You may even obtain new credit with the court’s permission while you are still in a Chapter 13. It is not uncommon for a Chapter 13 bankruptcy debtor to refinance his or her home through a new lender after making payments on his or her bankruptcy for a year. After you receive your Chapter 13 bankruptcy discharge, you may then seek credit as you had before filing your bankruptcy.

Steps You Can Take to Begin Rebuilding Trust With Creditors Right Away

Keep your eye on your credit report  Following the discharge, make sure the credit reporting bureaus reflect the debt that has been discharged and that you now owe a zero balance. If you are in a Chapter 13, confirm that no negative reporting is occurring. The balance is part of the restructured plan. This may require actively working with your former creditors to accurately report the discharge. In the event that your creditors are still reporting negatively, you should dispute the report directly with the credit reporting agency. If you go to the various websites for the major credit reporting agencies, you can find guidelines on how to dispute a credit report.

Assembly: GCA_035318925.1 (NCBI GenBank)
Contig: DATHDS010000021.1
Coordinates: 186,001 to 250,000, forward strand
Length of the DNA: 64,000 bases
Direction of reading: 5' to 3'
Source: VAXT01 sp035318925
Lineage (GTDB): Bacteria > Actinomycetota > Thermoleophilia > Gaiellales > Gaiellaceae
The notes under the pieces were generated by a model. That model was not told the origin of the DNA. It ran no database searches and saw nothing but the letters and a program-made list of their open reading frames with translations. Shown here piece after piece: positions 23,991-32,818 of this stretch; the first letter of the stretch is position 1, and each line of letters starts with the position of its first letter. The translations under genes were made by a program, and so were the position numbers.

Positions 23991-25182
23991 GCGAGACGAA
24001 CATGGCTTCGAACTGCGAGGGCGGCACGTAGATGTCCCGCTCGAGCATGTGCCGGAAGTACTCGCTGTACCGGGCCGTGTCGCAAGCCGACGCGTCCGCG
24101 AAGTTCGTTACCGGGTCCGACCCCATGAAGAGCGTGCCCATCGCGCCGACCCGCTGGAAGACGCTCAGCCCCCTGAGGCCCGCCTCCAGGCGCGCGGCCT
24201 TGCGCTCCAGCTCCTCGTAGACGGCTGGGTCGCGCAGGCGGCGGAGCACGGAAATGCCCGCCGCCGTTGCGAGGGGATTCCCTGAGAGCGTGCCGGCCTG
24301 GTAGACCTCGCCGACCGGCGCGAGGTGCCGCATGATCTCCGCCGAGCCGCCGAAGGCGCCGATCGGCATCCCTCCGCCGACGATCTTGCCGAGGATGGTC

Open a new line of credit and keep up-to-date with your payments  There are credit card companies that offer secured lines of credit. Often, you will pay a certain amount of money, for example $500, and you will have access to credit charge for purchases up to that amount of money. Yes, it is your money, but often these will be reported as a line of credit with you making positive payments. It will reflect as credit on your credit report. You will be billed monthly, just like a revolving credit card. Make sure you stay current on your payments. It is a good idea to never carry a balance of over one-third of the line of credit.